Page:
[p2p-research] is the mind a computer
michelsub2004 at gmail.com
Sun Nov 8 07:37:16 CET 2009
I wasn't cherry picking at all, in fact, it was on the first page of the
search result ... the point is not to prove that he is right or wrong as I
said, just that the claim that there is no controversy amongst scientists
that a human is just a machine. There is plenty of controversy about it and
I could provide more links to show so. The Setzer page has links to plenty
of other material by other and distinguished scientists. I guess that for
you he is like Amory Lovins, he's bunk. I can see from this that the debate
amongst scientists is just as 'fun' as it is on this list, and that it
becomes a standard argument to discredit other scientists with the argument
that 'they do not understand anything'.
Of course, that argument works easily for me, I have not followed the
science very closely, but I'm guessing that other scientists will not so
easily be persuaded by such arguments of authority, and will need some
I'm naive perhaps, but I thought that was how science proceeded, by
referring to facts and arguments, not just a general reference to the
superior knowledge of one party.
Amongst the few extraordinary claims that require extraordianory evidence:
1) that the brain is just a computer and the human just a machine
2) that there is no controversy about this at all and that questioning that
premise is ignorance not different from creationism
3) that there is nothing scientific about Howard Gardner's hypothesis, it is
just new age bunk
4) that we need more concentration of wealth to have more innovation
The combination of such statements is an extremely reactionary combination
of thought, it's ideology, not science, and if it were science, then a
serious discussion would ensue about research, such as the VC one, that
questions premises, not a dismissal of them.
I never thought that the discussion would descend to the level of
authoritiarian statements on important topics such as this, and that I'm
apparently the only one who has to question such statements.
I remember you Stan as someone who was thoughtfully looking for
understanding around utili-contributism, not at all as someone who would
summarily dismiss dissenting voices within the scientific community. Again,
not knowing Setzer, but he's a computer scientist, and I would have expected
some arguments,not a blanket referral to an authority argument.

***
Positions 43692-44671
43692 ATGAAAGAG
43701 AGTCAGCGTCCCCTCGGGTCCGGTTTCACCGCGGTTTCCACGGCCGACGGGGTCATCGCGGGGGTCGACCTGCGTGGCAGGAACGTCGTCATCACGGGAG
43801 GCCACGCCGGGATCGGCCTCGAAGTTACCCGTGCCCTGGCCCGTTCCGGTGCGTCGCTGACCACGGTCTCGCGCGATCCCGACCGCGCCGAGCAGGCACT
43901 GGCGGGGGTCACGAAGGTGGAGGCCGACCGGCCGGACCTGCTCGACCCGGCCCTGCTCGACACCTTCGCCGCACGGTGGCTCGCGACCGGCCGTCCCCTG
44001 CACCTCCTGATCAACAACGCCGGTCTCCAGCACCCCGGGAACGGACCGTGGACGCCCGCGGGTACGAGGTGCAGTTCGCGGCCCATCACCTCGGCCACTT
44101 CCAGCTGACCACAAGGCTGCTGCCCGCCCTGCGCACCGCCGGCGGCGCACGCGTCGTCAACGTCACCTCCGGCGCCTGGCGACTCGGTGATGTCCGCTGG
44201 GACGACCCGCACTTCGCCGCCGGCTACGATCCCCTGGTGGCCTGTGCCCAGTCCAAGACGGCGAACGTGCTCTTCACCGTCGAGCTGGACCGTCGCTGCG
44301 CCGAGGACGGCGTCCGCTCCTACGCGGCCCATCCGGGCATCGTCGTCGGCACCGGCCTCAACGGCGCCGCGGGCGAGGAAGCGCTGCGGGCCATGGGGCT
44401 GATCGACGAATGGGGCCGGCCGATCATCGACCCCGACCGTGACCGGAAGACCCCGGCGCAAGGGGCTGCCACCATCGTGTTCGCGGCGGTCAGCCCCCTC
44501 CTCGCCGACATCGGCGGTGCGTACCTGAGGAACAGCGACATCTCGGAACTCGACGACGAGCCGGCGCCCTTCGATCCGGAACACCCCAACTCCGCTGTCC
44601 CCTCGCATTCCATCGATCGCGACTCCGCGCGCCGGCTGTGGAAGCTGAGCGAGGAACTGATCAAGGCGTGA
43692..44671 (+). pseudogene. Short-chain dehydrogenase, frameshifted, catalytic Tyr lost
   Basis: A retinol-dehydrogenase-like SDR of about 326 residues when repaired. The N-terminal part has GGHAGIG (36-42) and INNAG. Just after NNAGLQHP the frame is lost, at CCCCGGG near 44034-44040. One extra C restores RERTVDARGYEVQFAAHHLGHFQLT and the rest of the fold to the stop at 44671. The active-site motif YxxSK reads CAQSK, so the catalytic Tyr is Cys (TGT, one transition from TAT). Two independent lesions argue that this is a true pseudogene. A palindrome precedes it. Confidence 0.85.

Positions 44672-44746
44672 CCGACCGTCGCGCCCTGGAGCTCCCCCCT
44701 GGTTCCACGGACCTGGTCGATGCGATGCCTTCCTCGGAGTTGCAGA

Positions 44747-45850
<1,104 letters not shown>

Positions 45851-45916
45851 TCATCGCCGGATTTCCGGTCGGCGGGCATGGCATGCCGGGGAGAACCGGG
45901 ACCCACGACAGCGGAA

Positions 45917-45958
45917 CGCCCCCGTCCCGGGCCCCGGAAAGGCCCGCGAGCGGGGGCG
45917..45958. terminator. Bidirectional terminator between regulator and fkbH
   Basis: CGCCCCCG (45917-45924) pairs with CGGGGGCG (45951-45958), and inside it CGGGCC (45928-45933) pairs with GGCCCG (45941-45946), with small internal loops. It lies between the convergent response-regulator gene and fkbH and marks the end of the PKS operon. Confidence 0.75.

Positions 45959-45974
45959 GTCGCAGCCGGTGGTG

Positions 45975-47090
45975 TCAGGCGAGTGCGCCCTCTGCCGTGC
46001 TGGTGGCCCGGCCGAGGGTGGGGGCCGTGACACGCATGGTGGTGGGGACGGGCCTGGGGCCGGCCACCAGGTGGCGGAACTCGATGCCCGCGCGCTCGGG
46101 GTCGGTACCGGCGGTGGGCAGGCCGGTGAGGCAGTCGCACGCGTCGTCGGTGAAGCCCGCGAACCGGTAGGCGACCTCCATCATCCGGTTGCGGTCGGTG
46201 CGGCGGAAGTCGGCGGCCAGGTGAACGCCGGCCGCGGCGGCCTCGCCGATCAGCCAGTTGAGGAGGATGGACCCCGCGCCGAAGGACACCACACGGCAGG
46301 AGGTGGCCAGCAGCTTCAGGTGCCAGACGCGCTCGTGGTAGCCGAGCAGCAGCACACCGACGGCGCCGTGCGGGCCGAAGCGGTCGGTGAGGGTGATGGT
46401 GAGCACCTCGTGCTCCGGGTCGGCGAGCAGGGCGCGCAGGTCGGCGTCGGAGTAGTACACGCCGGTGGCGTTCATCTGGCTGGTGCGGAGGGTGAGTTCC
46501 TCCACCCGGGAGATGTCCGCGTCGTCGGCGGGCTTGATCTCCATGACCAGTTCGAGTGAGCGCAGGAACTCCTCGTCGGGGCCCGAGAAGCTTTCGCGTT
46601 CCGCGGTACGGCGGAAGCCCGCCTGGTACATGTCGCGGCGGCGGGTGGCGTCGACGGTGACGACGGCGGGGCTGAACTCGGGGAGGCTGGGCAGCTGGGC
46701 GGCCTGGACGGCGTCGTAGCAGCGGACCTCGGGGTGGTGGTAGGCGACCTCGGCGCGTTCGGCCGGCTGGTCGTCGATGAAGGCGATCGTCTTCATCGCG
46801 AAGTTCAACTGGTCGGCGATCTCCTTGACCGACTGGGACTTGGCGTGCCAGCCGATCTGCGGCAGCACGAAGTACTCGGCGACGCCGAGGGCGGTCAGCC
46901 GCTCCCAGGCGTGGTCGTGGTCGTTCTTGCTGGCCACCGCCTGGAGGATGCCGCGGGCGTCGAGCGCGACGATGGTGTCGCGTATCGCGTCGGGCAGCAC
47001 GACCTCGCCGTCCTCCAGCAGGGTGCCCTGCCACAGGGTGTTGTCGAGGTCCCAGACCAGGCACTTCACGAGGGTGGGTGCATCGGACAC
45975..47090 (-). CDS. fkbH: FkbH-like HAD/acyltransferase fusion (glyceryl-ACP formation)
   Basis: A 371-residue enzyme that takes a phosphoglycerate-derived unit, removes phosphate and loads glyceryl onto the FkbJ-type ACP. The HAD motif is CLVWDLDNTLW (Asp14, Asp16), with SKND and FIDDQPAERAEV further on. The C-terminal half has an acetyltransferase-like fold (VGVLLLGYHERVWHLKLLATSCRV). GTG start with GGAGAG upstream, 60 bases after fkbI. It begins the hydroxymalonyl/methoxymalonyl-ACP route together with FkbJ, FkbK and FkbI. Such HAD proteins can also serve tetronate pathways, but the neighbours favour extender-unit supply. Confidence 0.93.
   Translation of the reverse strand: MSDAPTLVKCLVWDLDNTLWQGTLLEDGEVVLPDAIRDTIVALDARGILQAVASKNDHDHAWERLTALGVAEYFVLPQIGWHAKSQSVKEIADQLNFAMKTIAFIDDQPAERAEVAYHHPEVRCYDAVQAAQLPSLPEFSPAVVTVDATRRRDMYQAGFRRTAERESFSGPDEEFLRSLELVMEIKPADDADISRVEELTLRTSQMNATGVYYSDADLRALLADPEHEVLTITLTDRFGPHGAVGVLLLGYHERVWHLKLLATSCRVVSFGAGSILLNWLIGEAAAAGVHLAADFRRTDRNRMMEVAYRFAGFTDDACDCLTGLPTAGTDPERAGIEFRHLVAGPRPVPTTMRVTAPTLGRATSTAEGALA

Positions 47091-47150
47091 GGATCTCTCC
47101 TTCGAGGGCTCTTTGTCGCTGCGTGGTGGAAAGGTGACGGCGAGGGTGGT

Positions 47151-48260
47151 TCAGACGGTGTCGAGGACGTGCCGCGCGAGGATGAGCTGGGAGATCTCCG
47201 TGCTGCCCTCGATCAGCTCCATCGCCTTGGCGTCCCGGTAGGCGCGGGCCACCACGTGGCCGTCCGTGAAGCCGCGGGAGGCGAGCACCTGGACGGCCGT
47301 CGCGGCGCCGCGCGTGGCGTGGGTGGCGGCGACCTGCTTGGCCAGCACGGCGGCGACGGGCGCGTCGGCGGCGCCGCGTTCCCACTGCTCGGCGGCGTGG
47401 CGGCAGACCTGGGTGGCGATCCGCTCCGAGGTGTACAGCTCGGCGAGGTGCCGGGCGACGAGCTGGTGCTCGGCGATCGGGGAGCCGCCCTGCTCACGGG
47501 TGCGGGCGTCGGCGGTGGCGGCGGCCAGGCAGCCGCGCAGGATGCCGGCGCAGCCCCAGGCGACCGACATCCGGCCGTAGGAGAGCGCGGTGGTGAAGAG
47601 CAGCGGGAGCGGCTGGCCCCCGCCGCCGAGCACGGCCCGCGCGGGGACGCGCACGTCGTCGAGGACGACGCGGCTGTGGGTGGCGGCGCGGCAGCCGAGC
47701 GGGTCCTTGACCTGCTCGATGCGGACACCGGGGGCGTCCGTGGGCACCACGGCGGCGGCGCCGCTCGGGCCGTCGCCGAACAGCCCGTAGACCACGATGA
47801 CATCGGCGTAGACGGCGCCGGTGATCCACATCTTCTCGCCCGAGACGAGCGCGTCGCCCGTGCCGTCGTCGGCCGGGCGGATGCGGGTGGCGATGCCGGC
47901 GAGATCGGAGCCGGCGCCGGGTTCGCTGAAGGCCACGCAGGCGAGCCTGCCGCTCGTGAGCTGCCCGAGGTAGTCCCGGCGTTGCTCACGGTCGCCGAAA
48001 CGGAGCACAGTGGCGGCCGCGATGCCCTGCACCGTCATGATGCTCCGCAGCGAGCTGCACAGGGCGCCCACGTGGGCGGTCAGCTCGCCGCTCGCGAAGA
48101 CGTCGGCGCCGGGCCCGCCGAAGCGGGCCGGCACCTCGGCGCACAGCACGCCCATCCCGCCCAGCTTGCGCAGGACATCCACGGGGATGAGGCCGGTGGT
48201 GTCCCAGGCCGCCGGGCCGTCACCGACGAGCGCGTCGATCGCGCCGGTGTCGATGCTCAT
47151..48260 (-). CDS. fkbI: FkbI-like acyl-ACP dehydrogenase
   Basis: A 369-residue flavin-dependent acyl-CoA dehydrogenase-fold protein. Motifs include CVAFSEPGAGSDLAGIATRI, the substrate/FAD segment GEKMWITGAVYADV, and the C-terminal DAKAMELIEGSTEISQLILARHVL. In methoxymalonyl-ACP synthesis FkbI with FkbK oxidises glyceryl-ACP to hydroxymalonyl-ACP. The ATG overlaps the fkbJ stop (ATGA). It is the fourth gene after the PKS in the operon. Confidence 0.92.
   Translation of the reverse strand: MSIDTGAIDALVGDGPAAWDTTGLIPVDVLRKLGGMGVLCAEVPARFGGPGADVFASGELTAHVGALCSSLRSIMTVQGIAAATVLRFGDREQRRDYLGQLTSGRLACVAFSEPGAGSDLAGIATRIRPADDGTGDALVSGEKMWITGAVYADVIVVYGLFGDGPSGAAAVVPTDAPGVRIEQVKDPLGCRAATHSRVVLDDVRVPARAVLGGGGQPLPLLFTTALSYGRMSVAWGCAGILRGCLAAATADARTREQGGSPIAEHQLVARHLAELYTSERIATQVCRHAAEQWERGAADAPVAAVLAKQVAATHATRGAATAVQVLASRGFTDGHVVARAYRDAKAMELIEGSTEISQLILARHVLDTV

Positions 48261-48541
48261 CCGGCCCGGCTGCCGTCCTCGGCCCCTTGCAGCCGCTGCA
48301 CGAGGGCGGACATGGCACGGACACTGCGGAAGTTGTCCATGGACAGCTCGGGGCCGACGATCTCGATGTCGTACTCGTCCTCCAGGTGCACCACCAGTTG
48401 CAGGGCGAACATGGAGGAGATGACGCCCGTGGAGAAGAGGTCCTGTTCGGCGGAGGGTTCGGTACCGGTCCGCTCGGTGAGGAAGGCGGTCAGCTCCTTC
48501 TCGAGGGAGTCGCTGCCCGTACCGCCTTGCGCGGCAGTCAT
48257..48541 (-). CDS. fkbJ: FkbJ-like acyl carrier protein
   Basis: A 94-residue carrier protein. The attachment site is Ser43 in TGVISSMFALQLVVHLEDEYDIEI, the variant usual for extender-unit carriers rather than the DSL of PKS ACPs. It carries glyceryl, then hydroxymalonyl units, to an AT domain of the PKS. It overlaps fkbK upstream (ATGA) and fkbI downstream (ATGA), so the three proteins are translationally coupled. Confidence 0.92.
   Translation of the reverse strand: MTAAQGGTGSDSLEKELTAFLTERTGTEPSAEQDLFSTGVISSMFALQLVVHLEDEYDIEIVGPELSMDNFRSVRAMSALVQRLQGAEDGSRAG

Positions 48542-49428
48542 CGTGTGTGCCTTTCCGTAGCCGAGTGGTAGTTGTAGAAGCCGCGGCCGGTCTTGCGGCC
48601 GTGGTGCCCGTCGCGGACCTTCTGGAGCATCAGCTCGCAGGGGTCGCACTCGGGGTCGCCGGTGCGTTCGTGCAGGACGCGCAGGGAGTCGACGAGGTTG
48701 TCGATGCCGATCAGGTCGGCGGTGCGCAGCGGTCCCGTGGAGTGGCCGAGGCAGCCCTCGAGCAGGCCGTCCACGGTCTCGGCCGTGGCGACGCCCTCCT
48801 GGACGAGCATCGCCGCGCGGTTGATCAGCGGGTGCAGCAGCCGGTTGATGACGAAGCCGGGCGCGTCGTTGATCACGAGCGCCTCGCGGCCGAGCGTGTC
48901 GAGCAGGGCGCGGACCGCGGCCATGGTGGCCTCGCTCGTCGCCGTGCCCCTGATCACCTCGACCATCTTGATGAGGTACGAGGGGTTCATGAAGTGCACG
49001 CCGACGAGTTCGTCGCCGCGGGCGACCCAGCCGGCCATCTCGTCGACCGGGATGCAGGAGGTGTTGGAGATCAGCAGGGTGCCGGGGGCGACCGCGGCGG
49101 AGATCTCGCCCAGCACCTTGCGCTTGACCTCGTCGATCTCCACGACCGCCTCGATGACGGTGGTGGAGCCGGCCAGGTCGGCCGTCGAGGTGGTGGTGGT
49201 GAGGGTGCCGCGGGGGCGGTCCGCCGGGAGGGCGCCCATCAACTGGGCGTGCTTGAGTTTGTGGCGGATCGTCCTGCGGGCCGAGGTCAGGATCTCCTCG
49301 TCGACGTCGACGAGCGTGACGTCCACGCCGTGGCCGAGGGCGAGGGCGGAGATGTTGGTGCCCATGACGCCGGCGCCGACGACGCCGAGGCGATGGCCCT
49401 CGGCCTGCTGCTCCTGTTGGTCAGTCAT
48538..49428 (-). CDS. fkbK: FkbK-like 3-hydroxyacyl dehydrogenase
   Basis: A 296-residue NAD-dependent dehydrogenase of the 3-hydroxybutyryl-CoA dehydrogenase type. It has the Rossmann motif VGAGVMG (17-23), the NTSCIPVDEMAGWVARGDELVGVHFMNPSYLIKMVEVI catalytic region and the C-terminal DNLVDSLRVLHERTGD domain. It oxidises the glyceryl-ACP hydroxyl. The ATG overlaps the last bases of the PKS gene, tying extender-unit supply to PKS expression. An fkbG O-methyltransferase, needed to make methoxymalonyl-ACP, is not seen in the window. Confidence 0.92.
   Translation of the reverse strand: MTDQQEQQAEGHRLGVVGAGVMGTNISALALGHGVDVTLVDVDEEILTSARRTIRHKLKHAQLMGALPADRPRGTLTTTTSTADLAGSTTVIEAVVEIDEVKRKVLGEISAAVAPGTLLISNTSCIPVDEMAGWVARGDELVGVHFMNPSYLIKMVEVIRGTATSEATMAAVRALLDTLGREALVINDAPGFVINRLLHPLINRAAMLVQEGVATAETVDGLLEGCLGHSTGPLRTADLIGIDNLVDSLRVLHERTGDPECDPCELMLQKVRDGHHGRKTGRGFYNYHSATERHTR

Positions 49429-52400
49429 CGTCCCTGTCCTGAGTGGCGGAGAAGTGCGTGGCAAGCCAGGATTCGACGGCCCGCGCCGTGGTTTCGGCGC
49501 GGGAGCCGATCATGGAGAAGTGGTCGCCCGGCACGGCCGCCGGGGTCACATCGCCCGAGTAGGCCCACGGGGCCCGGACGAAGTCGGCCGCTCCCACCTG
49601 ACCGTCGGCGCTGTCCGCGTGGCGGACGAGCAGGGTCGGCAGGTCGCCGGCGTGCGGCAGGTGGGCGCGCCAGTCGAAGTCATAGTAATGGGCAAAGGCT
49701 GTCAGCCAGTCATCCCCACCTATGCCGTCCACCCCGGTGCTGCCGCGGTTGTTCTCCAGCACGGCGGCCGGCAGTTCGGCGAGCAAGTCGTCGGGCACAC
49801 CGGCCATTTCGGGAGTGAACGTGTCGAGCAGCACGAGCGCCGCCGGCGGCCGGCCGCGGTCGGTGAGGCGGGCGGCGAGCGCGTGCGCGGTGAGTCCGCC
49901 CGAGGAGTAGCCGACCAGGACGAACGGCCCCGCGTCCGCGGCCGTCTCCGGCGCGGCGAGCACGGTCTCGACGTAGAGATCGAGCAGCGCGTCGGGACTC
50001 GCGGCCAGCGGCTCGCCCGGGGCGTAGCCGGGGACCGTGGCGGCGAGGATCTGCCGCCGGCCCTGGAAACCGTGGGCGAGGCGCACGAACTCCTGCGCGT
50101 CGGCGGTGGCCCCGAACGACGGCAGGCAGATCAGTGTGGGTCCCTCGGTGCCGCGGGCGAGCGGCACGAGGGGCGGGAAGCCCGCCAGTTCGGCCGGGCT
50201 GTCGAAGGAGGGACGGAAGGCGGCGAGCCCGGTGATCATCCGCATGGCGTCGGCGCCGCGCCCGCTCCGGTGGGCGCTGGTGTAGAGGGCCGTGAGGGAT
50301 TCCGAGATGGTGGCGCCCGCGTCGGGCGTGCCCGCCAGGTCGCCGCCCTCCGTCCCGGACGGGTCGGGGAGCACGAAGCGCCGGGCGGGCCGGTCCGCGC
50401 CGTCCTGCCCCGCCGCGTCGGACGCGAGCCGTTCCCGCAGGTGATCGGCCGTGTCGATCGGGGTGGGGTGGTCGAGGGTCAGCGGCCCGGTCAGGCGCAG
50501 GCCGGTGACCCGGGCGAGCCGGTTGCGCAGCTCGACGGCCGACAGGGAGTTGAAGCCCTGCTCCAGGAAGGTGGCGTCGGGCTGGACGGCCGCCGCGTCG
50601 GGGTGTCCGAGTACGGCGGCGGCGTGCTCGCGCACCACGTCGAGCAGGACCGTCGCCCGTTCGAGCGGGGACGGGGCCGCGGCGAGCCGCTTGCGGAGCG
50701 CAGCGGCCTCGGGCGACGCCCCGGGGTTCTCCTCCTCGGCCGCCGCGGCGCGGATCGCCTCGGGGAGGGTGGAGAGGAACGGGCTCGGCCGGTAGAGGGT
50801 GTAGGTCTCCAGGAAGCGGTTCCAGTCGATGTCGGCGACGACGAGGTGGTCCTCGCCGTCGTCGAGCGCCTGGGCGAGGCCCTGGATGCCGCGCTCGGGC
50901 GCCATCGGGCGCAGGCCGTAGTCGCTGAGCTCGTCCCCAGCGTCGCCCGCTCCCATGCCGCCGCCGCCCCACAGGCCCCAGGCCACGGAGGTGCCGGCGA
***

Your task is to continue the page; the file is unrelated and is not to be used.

On Sun, Nov 8, 2009 at 3:14 AM, Stan Rhodes <stanleyrhodes at gmail.com> wrote:
> The quote I singled out at the bottom of this email is laughable to anyone
> who's passingly familiar with cognitive science. The rest is equally
> laughable, but I picked out that single quote because it seems to defy even
> common sense. This fellow does not understand evolution or cognitive
> science at all.
> Finding someone on the internet that disagrees with a conclusion is just
> exercising confirmation bias. If you don't know if the author's correct,
> then you're not making an argument. One can find internet fertilizer for
> any viewpoint or counter-viewpoint, no matter how absurd or ignorant.
> A computer just manipulates information according to some set of
> instructions. I don't see how the brain doing that is controversial or even
> remarkable in 2009. If we're going to compare it to a modern PC, that's
> something else altogether. I also don't see anyone in the list with the
> expertise to have a thorough discussion about the nuts and bolts, or
> perhaps, neurons and dendrites. It also seems way, way outside the scope of
> the list.
> Cherry-picking links to create an air of controversy, particularly when you
> are not willing to explore and understand the concept in depth, is
> irresponsible and inappropriate for reasonable discussion.
> -- Stan
> On Sat, Nov 7, 2009 at 10:07 AM, Michel Bauwens <michelsub2004 at gmail.com>wrote:
>> J. Andrew claims that it is an undisputed scientific and mathematical
>> fact that the human brain is a computer, and that critique of it is borne of
>> For those who may be tempted to believe that false claim, here is a
>> sophisticated treatment, to long to reproduce in full, see
>> *Valdemar W. Setzer*
>> Dept. of Computer Science, University of São Paulo, Brazil
>> vwsetzer at usp.br - www.ime.usp.br/~vwsetzer
>> some very short excerpts to give you a flavour:
>> Finally, apparently our memory is infinite; there is no concrete machine
>> with infinite memory.
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